Neurologic Differential Diagnosis : A Case-Based Approach
The increasing pressure upon clinicians to see more and more patients generates great concern as to how to offer a comprehensive and thorough diagnostic approach and yet maintain efficiency. Neurologic Differential Diagnosis is the answer. Unlike other texts which are divided into disease entities, this book uses a case study approach to focus on the patients' symptoms. Each chapter is dedicated to a specific presenting symptom or sign and includes a comprehensive, yet succinct table of clinical features to aid clarification of the broad list of diagnostic possibilities. This allows the clinician to quickly reference specific symptoms such as dizziness, mental status change or diplopia; or signs such as foot drop or psychotic behavior, and then immediately generate diagnostic possibilities. Written from the authors' extensive clinical experience, Neurologic Differential Diagnosis is an invaluable text for neurologists and psychiatrists at all stages of training.
- Electronic book text
- 02 Apr 2014
- CAMBRIDGE UNIVERSITY PRESS
- Cambridge University Press (Virtual Publishing)
- Cambridge, United Kingdom
- 111 b/w illus. 175 tables
Table of contents
Foreword; Preface; Part I. Differential Diagnosis of Abnormal Symptoms and Signs: 1. Introduction: localization and differential diagnosis in neurology; 2. Agitation and aggressive behavior in patients with dementia or developmental disability; 3. Agnosias; 4. Anxiety and panic; 5. Aphasia; 6. Apraxia; 7. Ataxia: subacute or chronic; 8. Ataxia, acute, or subacute; 9. Attentional problems; 10. Autonomic failure or syndromes; 11. Bulbar, pseudobulbar; 12. Catatonic-like states; 13. Chorea; 14. Coma; 15. Dementia; 16. Depression and suicidal ideation; 17. Diplopia; 18. Dissociative disorder; 19. Dizziness; 20. Drop attacks; 21. Dysarthria; 22. Dysphagia; 23. Dystonia; 24. Eating disorders; 25. Eye movements, abnormal; 26. Falls; 27. Foot drop; 28. Gait abnormalities; 29. Hallucinations, visual; 30. Headache; 31. Hearing deficit; 32. Hypersomnolence; 33. Incontinence; 34. Mania and bipolar symptoms; 35. Medically unexplained symptoms; 36. Memory loss and cognitive decline, acute and subacute, amnesia; 37. Mental status change, acute [and delirium]; 38. Movement disorders in psychiatric disorders; 39. Movement abnormalities in the face; 40. Movements, focal, clonic; 41. Movements, complex motor activity; 42. Movements during sleep; 43. Movements, tonic-clonic type; 44. Mutism; 45. Myalgia, cramps; 46. Myoclonus; 47. Myotonia; 48. Nystagmus; 49. Ophthalmoparesis, gaze conjugate lateral deficit and conjugate vertical deficit; 50. Pain, eye; 51. Pain, neck; 52. Pain, arm; 53. Pain, back; 54. Pain, face; 55. Papilledema; 56. Paresthesias; 57. Parkinson's Disease and related extrapyramidal syndromes; 58. Proptosis [exophthalmos]; 59. Psychosis, thought disorder; 60. Ptosis; 61. Pupil constriction and Horner's syndrome; 62. Pupil dilatation; 63. Respiratory difficulties, neurologic causes; 64. Retardation, mental; 65. Seizure; 66. Sensory deficits and abnormal sensations; 67. Sensory deficits in the face; 68. Smell deficit; 69. Spasm, hemifacial; 70. Stroke and hemorrhage syndromes; 71. Stroke in adults, etiologies; 72. Stroke in the young, etiologies; 73. Syncope; 74. Tinnitus; 75. Tremor; 76. Vertigo; 77. Visual loss, acute bilateral; 78. Visual loss, monocular; 79. Visual field deficits; 80. Weakness, generalized acute; 81. Weakness, hemiparesis; 82. Weakness, proximal; 83. Weakness, monomelic; 84. Weakness, neck; 85. Weakness, paraparesis; 86. Weakness in ICU; Part II. Differential Diagnosis within Specific Localizations: 87. Cavernous sinus syndrome; 88. Facial nerve palsy; 89. Fourth nerve palsy; 90. Myelopathy; 91. Nerve, cranial: multiple deficit; 92. Neuropathy, tibial; 93. Neuropathy, femoral; 94. Neuropathy, radial; 95. Neuropathy, sciatic; 96. Neuropathy, axonal versus demyelinating; 97. Neuropathy, median and carpal tunnel; 98. Neuropathy, ulnar; 99. Plexopathy, brachial; 100. Plexopathy, lumbar; 101. Radiculopathy; 102. Sixth nerve palsy; 103. Third nerve palsy; Index.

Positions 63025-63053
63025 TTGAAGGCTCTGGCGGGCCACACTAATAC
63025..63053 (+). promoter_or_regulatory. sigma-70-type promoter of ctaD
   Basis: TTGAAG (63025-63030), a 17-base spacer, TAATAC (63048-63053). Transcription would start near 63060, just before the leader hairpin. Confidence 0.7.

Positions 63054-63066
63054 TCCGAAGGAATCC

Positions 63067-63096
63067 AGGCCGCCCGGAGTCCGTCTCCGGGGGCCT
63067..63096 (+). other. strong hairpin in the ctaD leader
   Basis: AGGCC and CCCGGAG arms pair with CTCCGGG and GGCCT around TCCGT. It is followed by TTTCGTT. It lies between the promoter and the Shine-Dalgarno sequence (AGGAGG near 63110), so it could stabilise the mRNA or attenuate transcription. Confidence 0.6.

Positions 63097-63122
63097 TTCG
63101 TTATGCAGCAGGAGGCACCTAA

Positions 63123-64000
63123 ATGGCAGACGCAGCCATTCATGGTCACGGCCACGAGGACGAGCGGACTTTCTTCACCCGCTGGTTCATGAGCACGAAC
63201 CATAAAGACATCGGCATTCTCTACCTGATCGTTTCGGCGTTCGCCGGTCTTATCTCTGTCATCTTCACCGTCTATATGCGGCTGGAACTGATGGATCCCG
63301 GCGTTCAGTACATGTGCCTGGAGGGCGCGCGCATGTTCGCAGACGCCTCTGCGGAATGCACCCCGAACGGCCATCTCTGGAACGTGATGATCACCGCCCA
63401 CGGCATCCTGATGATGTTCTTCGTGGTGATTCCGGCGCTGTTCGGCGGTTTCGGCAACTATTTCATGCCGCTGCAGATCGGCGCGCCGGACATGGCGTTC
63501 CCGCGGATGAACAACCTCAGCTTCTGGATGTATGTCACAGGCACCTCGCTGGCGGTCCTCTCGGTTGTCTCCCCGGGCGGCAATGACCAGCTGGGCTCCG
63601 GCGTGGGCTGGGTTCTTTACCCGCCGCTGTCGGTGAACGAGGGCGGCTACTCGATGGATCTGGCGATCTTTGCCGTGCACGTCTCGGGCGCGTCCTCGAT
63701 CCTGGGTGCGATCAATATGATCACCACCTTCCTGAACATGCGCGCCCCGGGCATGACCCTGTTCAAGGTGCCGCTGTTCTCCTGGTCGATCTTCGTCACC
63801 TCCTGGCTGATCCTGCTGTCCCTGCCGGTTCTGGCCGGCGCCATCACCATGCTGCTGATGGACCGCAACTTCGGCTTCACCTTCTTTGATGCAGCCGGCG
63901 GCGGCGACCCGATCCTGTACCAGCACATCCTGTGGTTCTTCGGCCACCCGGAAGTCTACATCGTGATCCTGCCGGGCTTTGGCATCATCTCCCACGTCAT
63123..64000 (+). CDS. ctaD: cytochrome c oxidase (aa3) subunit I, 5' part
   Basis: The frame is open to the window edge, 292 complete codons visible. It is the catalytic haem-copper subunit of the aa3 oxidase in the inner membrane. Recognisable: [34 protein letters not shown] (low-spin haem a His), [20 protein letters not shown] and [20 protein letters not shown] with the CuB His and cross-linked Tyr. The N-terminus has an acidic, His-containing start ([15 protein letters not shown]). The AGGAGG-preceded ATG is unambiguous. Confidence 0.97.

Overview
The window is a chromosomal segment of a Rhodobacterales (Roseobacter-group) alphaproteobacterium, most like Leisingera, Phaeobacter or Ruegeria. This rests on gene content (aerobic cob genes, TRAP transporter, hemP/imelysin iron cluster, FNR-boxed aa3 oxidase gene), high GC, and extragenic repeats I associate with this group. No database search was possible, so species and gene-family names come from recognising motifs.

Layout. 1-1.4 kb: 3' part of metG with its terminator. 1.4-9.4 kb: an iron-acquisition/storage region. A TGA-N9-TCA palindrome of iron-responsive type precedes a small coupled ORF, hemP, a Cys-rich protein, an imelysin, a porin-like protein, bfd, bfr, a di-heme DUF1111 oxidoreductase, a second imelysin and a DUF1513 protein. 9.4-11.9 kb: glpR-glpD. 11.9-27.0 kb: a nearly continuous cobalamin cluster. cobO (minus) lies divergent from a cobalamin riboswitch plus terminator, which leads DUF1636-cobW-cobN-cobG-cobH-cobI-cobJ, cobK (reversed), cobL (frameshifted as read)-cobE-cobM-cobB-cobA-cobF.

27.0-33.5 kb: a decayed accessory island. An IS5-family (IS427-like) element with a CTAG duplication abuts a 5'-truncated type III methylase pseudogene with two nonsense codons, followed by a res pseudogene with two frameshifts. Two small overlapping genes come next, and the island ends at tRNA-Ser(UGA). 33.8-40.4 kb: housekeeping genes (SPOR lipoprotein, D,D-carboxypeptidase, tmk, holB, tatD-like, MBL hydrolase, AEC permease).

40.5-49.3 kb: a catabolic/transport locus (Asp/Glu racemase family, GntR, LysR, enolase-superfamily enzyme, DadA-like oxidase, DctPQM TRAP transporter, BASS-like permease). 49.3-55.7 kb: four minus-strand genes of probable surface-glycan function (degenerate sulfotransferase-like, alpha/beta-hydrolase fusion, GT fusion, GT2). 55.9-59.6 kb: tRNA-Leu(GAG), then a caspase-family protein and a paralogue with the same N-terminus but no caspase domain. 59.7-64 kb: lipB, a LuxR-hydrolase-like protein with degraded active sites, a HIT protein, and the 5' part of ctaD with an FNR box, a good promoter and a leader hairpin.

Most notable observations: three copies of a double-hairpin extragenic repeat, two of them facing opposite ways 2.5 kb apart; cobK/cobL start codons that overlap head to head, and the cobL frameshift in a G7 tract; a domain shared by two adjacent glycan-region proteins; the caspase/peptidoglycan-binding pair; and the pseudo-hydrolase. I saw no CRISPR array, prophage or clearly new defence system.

About Alan B. Ettinger
Alan B. Ettinger is Epilepsy Director, Neurological Surgery PC, Rockville Center; Director of the Epilepsy Wellness Program, Winthrop University Hospital, Mineola; Director of EEG and Epilepsy, Huntington Hospital, Huntington; and Professor of Clinical Neurology, Albert Einstein College of Medicine, Bronx, NY, USA. Deborah M. Weisbrot is Associate Professor of Clinical Psychiatry and Director, Child and Adolescent Psychiatry, Outpatient Clinic, Department of Psychiatry and Behavioral Sciences, Stony Brook University Medical Center, New York, USA.